By Veronica Dagher 

Toni Ko was in her mid-20s when she started her makeup company, NYX Cosmetics. With seed money from her mother, the Korean immigrant transformed the business from a solo operation into a company that was eventually acquired by L'Oreal SA for a reported $500 million.

Ms. Ko says the early lessons she learned from her parents about entrepreneurship and money shaped her into the businesswoman she is today. Although she worked hard for it, she found early retirement boring and disappointing.

She recently sat down with The Wall Street Journal for an interview for the Secrets of Wealthy Women podcast. Here are a few edited excerpts:

Q. You worked in your parents' perfume and cosmetics business until you were in your mid-20s and then you decide to start your own company. How come?

A. I was 25 and living at home. My mom never paid me. She said, "You have a roof over your head and you have clothes on your back and food in your belly."

I was at an age where I was having my own ideas of how we should run the family business and we were clashing.

I saw a gap in the market. I saw a niche. Expensive makeup products were really good but they were super expensive. I couldn't afford it. Most of my friends couldn't afford them. But then the cheapies that you bought at drugstores were really horrible. And I just thought, "Hey, you know what? I have learned enough in the beauty industry and I know what I want myself. I could launch a brand."

Q. What did your mom tell you about entrepreneurship?

A. She wrote me a $250,000 check. Yeah, she's a very smart woman. I've paid her so much interest on that money! And now I'm her 401(k).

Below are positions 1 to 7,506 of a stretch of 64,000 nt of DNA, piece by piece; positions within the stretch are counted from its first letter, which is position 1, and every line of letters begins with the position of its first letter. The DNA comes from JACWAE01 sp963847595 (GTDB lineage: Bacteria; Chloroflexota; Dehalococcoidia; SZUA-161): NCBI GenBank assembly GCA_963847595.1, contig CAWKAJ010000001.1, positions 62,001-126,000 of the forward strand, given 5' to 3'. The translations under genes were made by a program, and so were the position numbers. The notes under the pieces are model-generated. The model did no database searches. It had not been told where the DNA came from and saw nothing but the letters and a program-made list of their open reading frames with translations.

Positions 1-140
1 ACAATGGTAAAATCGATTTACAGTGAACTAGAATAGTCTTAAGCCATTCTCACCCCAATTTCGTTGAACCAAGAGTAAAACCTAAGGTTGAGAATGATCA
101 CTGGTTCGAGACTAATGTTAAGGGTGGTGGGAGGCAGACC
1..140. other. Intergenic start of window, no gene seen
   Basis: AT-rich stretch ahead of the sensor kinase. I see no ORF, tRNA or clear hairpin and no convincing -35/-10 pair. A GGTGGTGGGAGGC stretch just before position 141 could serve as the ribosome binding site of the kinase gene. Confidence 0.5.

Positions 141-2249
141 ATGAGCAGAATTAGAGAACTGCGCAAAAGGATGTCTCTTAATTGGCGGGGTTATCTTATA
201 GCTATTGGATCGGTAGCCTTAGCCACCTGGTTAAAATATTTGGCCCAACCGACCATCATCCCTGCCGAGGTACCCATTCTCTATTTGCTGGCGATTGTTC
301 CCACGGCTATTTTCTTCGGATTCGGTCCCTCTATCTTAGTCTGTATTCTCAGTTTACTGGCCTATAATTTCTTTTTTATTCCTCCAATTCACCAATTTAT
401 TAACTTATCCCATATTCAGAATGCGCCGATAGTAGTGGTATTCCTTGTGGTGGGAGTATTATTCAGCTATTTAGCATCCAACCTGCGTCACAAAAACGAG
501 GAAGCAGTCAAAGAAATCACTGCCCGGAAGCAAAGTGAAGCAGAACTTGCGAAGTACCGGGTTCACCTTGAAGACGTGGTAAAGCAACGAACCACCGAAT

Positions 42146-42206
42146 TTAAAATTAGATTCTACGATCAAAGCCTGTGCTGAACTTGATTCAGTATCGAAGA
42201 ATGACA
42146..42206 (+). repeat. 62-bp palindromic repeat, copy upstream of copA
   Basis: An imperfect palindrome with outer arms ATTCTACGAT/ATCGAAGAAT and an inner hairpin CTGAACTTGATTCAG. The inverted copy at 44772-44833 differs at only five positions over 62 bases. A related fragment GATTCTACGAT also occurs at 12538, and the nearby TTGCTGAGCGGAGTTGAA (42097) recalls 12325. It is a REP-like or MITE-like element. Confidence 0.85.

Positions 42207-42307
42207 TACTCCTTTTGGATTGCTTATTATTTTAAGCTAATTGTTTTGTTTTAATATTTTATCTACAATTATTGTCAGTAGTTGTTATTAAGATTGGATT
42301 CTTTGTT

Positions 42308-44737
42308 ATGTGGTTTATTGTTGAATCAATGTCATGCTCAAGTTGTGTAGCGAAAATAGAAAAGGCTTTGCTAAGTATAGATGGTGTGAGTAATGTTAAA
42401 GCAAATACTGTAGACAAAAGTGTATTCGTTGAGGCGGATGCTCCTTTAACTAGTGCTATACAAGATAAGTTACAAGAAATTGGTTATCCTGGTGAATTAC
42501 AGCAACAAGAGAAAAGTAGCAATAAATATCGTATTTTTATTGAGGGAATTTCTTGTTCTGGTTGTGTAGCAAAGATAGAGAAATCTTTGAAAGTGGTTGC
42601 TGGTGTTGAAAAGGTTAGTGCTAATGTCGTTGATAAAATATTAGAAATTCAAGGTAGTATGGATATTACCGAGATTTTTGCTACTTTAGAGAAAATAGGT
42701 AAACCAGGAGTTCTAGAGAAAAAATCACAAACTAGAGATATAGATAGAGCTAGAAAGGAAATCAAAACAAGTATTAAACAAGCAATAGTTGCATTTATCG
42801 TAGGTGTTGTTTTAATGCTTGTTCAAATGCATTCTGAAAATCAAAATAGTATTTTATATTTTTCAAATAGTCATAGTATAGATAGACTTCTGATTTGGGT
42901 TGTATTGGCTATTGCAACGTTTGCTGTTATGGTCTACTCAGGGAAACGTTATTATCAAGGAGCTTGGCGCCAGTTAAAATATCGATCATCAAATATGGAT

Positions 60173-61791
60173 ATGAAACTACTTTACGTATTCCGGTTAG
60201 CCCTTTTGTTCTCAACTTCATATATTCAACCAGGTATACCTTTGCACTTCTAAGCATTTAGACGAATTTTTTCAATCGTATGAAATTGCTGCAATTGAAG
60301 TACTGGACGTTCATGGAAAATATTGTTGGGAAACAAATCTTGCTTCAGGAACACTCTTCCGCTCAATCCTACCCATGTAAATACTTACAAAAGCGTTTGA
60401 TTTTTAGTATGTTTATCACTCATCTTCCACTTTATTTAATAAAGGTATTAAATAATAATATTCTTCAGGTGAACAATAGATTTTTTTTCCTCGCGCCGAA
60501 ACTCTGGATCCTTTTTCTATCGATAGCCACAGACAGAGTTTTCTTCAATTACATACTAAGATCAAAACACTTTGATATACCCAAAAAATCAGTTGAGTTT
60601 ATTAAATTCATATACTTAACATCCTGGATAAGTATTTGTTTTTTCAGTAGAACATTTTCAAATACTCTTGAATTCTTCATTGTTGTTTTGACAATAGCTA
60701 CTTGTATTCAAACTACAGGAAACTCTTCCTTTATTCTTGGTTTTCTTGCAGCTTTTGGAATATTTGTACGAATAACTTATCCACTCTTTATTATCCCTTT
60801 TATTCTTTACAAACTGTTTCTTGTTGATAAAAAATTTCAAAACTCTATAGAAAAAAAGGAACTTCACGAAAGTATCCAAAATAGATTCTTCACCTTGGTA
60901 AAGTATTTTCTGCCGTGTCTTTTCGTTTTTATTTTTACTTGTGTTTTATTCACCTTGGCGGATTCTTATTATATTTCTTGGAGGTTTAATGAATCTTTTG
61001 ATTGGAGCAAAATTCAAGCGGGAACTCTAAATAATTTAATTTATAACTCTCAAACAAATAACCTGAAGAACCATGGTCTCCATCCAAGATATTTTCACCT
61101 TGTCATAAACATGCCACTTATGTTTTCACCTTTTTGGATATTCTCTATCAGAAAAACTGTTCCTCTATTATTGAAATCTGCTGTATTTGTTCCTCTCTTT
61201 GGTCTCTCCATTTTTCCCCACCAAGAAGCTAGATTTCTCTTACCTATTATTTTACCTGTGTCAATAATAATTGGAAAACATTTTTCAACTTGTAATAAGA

That woman has guts. She says to me, "You know what? Don't worry about failing. Do whatever you want to do."

Q. You sold NYX to L'Oreal for a reported $500 million. You retired for a short time after that but decided that you didn't like retirement. How come?

A. I realized that money is the least fun thing out of everything. It's not that I don't like money. I like it. I'm an entrepreneur.

The chase is a lot more fun than the kill itself. There was so much adrenaline getting to the deal and once the deal happened, I felt like a balloon that just got popped. I felt very unproductive and I felt like I lost my identity. I didn't know who I was anymore and it wasn't good.

You wake up in the morning, get in the shower and get ready for work, that's a purpose for the day. And when you don't have that you feel like the rug has been pulled out from under you.

That's why I started my second company, which is a sunglasses company.

How to Listen and Get New Episodes

Secrets of Wealthy Women is available on a number of popular audio apps including iTunes, Google Play, iHeartRadio and Spotify. If you prefer to listen directly from WSJ.com, visit the Secrets of Wealthy Women podcast page to play from your web browser.

Write to Veronica Dagher at veronica.dagher@wsj.com

 

(END) Dow Jones Newswires

February 28, 2020 09:41 ET (14:41 GMT)

Copyright (c) 2020 Dow Jones & Company, Inc.
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